"We try to support local artists as much as we can," Bussell said.
The success of the shop necessitated a recent move to a larger space two doors down from its original locale.
"Probably the best way to describe our customers is that we had a number of them volunteer to help us move," Bussell said.
The Old with the New
The Book Place
732 W. New Orleans Ave., Broken Arrow
Hours: 10 a.m.-7 p.m. Monday-Saturday, 1 to 5 p.m. Sunday.
The Book Place recently celebrated its 10th anniversary, but the store itself dates back at least another decade, when it was known as Paperbacks Plus. Janice Mills Riker bought the shop from the original owners and has run it ever since.
"We're unique in that we sell new and used books," Mills Riker said. "We sell new books, such as the current best-sellers and the titles that students in the Advanced Placement courses need, at 15 percent off retail. And the turnover is pretty impressive - about 500 new books a week."
Still, the bulk of the shop's business is in used books. The 4,000-square-foot space houses some 100,000 books in all subjects - with paranormal romance, Mills Riker said, being one of the most popular genres.
"I remember we once had this one little shelf for vampire romance novels and the like," she said, laughing. "Now, it's cases and cases of them."
The Book Place has a unique connection to this genre, as Kristin Cast - who co-writes the best-selling "House of Night" series of young adult vampire novels with her mother, P.C. Cast - worked at the store while she attended high school.
Mills Riker said the store tends to get more books than it needs in trade. These excess books are donated to Broken Arrow Neighbors, a local charitable organization. "We'll give them 15 to 20 boxes of books a week, which they resell," she said. "It's a way to give back to the community."
And the community of book lovers that patronize The Book Place is one that Mills Riker treasures.
"We have some customers that we know so well, they'll call up and say 'I need a new box of books,' and I'm like their personal shopper, because I know the sort of things they like," she said.
Steve's Sundry, Books and Magazines
2612 S. Harvard Ave.
Hours: 7:30 a.m.-9 p.m. Monday-Saturday, 10 a.m.-6 p.m. Sunday.
Books were not part of the inventory when Steve Stephenson opened his store 64 years ago.
"We always carried magazines," said Joanie Stephenson, who now owns and runs this Tulsa landmark. "Then one of the magazine distributors said his company was going to start moving paperback books and would we be interested in carrying them."
Nowadays, Steve's Sundry, Books and Magazines is the city's oldest bookstore, with about 60,000 books in stock, in addition to one of the city's widest arrays of magazines and newspapers. Steve's was also at the forefront of the "bookstore as eatery" with its popular soda fountain.
While the store carries a full range of books, Joanie Stephenson said, "the regional titles we carry are probably our best sellers."
These include not only books about Oklahoma, but books by Oklahomans. The store hosts book signings almost every weekend, be the authors well-known best-selling novelists or neophyte authors promoting a self-published memoir. That is one reason why Tulsa novelist William Bernhardt dedicated one of his books to Steve Stephenson, calling him "a treasured friend to anyone who ever wrote a book."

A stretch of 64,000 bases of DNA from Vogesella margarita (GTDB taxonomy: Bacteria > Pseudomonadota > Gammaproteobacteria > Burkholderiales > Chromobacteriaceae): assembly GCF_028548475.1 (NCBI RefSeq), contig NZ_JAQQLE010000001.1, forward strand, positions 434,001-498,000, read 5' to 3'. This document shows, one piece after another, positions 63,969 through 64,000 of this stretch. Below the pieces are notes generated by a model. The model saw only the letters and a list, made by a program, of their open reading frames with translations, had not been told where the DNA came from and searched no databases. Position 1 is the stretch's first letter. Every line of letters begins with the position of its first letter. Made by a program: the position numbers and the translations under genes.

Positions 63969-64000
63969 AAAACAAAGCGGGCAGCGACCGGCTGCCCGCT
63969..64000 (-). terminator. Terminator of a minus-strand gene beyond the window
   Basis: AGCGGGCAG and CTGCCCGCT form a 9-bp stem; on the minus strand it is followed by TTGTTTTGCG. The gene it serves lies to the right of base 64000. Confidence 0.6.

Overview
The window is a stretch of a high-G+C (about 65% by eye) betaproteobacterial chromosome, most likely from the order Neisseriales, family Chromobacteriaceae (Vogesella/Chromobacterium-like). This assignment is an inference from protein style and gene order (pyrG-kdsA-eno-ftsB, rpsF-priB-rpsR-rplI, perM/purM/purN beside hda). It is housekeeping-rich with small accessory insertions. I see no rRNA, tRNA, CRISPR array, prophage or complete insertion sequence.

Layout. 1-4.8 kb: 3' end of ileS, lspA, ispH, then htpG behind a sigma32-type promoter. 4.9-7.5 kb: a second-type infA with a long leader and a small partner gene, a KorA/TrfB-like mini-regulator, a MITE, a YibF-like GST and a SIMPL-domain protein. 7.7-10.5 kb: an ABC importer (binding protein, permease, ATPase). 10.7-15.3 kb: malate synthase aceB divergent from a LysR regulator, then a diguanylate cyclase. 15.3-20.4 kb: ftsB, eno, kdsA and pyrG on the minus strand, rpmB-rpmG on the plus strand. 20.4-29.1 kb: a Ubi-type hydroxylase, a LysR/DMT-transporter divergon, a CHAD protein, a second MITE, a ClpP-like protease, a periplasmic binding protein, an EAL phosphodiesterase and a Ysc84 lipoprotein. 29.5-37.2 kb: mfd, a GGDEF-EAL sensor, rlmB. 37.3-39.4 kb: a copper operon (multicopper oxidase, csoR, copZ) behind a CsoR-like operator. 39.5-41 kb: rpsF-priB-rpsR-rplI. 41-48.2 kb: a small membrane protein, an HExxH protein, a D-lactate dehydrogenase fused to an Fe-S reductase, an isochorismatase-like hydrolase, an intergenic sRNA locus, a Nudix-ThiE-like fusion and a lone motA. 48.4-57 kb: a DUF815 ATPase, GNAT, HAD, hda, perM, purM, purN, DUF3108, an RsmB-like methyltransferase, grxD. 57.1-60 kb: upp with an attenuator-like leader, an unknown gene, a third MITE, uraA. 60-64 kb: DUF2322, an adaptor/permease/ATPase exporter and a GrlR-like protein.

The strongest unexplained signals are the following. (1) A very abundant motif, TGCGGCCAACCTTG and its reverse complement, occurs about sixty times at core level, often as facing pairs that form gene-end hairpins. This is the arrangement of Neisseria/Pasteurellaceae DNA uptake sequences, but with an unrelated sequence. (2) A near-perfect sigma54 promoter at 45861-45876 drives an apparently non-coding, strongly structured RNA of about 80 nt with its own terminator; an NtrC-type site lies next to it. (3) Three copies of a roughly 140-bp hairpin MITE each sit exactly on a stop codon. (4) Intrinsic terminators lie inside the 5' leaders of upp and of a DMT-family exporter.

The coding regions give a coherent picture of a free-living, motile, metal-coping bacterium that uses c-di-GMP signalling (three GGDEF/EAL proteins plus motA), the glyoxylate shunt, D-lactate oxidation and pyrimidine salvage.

Steve's also continues to endure, Joanie Stephenson said, "because we have a lot of really loyal, devoted customers - in some cases, we have three generations of the same family coming to the store. And we have a great staff that among them has about a bazillion years in the book business. We know the book world, and we know what we have in the store."
6029 S. Sheridan Road
Hours: 10 a.m.-6 p.m. Monday-Friday, 10 a.m.-5 p.m. Saturday
Steve Scott was a customer of The Hussar for years before he started working there.
"I was stationed at Fort Sill in Lawton, and I'd drive up here at least once or twice a month," said Scott, who started working at the store about five years ago. "I was very into military miniatures, which is what the store specializes in."
In addition to miniatures and supplies for creating dioramas, The Hussar sells model kits, military prints and some memorabilia. Even so, books on military history make up the lion's share of the business at the store Mike Davidson started in 1981.
"But the books really are a complement to the miniatures," Scott said. "We get some people who are buying books to read, but the majority of our customers use them for research to create their miniature displays."
Books on World War II are the most in-demand, as that conflict is one of the best documented, and makes up a major portion of the military miniatures world.
"Still," Scott said, "we get calls on a daily basis wanting to know if we carry doll houses, sports or political things. We try to send them to places where they can find what they're looking for."
James D. Watts Jr 581-8478
Rick Dingman, owner of Oak Tree Books, says the bookstore helps customers locate hard-to-find books. JAMES GIBBARD / Tulsa World
Gardner's Used Books estimates it has 800,000 to 1 million books on its shelves. JAMES GIBBARD / Tulsa World
Steve's Sundry was at the forefront of the "bookstore with eatery" with its popular soda fountain. JAMES GIBBARD / Tulsa World